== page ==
Rep. Tom McClintock, R-Calif., is a strong supporter of President Trump and his efforts to build a wall along the U.S.-Mexico border.
The congressman, who represents the suburbs east of Sacramento and much of the Sierra Nevada, says building a wall is a necessary step to achieve border security.
He made that argument during a speech on the U.S. House floor last month, which PolitiFact California readers suggested should be fact-checked.
One statement in particular stood out:
"In 2017, illegal aliens murdered 1,800 Americans," McClintock said in his Jan. 29 speech.
We fact-checked that startling claim.
Immigration researchers say there is no comprehensive national database or study tracking how many people have been killed by undocumented immigrants or the nationality of their victims. Law enforcement officials in many states do not ask suspects for their immigration status.
An estimated 10.7 million unauthorized immigrants lived in the United States in 2016, according to a report this month from the Pew Research Center. That figure was the lowest in a decade and represented about 3.3 percent of the country’s population. Certainly, some undocumented immigrants do commit violent crimes.
Asked to support the claim of 1,800 murders, McClintock’s office pointed, without explanation, to a report by the U.S. Immigration and Customs Enforcement, or ICE, titled Fiscal Year 2017 ICE Enforcement and Removal Operations Report.
McClintock’s office pointed to a 2017 ICE report, which includes the above data on homicide convictions and other offenses by "arrested aliens." The crimes listed, however, did not necessarily take place in 2017, but instead over many years, according to immigration experts.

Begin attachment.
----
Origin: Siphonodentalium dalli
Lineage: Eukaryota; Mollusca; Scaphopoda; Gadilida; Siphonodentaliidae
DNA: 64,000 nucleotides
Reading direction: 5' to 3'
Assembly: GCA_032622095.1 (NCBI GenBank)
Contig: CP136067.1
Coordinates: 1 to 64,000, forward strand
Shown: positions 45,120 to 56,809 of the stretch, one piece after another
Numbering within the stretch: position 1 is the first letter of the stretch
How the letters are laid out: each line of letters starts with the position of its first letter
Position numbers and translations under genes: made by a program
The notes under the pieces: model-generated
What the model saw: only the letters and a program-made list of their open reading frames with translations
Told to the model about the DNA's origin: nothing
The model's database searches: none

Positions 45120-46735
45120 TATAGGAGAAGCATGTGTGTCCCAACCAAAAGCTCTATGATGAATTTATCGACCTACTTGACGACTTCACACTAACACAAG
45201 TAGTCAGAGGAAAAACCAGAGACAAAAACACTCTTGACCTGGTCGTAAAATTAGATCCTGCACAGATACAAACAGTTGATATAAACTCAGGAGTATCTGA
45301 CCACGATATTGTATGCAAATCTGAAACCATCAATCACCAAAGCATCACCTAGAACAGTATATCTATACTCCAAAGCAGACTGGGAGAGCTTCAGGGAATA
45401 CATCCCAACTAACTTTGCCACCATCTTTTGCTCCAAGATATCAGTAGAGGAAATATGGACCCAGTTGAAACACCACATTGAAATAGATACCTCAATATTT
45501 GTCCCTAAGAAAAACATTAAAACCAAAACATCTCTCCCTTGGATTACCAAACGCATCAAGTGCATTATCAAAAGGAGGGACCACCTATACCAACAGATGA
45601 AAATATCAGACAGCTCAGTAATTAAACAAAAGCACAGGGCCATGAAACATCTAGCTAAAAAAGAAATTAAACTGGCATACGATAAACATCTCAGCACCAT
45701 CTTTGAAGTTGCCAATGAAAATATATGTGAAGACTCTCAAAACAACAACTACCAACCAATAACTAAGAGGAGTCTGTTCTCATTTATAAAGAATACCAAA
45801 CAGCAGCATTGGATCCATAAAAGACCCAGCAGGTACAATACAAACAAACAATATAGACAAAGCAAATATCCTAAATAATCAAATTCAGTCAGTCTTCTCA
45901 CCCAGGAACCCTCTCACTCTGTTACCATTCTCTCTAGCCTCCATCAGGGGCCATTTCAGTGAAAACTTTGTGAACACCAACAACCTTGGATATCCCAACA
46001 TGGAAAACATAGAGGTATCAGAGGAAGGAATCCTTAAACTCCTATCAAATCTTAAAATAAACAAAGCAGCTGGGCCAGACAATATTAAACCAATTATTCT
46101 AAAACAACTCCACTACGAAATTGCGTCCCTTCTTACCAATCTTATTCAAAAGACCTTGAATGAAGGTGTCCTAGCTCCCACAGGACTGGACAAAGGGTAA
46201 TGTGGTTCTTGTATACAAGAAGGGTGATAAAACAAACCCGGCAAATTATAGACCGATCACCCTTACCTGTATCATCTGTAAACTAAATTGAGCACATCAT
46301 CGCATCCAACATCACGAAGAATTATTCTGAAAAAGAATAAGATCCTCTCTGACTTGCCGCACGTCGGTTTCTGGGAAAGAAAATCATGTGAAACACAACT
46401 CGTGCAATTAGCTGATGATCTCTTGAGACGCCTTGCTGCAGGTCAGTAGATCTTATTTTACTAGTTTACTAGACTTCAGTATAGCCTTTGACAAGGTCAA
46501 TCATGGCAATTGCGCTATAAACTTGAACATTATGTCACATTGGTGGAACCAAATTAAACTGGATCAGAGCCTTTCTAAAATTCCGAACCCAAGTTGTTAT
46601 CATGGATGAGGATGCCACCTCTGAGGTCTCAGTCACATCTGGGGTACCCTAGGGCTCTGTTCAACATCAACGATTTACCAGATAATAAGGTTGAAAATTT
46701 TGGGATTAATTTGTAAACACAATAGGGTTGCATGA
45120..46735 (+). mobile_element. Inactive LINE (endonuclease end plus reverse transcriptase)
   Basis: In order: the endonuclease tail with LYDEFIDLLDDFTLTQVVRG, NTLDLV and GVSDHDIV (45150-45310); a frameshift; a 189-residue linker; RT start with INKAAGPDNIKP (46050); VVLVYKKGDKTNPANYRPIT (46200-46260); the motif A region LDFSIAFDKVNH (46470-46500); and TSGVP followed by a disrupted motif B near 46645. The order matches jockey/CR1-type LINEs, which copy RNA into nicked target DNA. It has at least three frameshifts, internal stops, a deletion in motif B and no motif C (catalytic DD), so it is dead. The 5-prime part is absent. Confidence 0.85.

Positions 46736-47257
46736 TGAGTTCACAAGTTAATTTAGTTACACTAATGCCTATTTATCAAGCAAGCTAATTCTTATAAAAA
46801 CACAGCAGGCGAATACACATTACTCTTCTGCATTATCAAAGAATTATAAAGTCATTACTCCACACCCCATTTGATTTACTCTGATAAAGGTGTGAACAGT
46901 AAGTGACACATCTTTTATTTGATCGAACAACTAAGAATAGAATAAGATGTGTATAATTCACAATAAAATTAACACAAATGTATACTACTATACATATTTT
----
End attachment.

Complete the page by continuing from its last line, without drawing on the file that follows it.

The document summarizes ICE’s deportation efforts, including removing people in the country illegally following their prison terms for crimes from traffic offenses to homicide.
We asked several immigration experts to assess the report with a special focus on a chart that McClintock likely used for the 1,800 figure. The experts said that number is greatly inflated and that a closer inspection shows it does not represent murders in 2017, as the congressman claimed, but instead represents homicide convictions amassed over a much longer period of time.
"1,800 murders by illegal immigrants is insanely and outrageously high," Alex Nowrasteh, a senior immigration policy analyst at the Cato Institute, a Libertarian think-tank, wrote in an email. "Illegal immigrants, about 3.75 percent of the population, did not commit 10.4 percent of murders in the U.S.," in 2017.
There were 17,284 homicides in the United States in 2017, according to FBI crime data, which does not include information on immigration status.
‘Not a definitive source’
Nowrasteh said McClintock’s 1,800 figure (actually 1,886 in the report) represents a combination of homicide charges (355) and homicide convictions (1,531), mostly for people who were released from prison and taken into ICE custody in 2017 for deportation. But the homicides, he said, took place "over the last several decades," and not in a single year.
An ICE spokeswoman said she had no information about when the crimes occured. She also could not say how many of the 355 homicide charges resulted in convictions.
"It’s not really a definitive source," added Louis DeSipio, a professor of political science at University of California at Irvine, who specializes in immigration.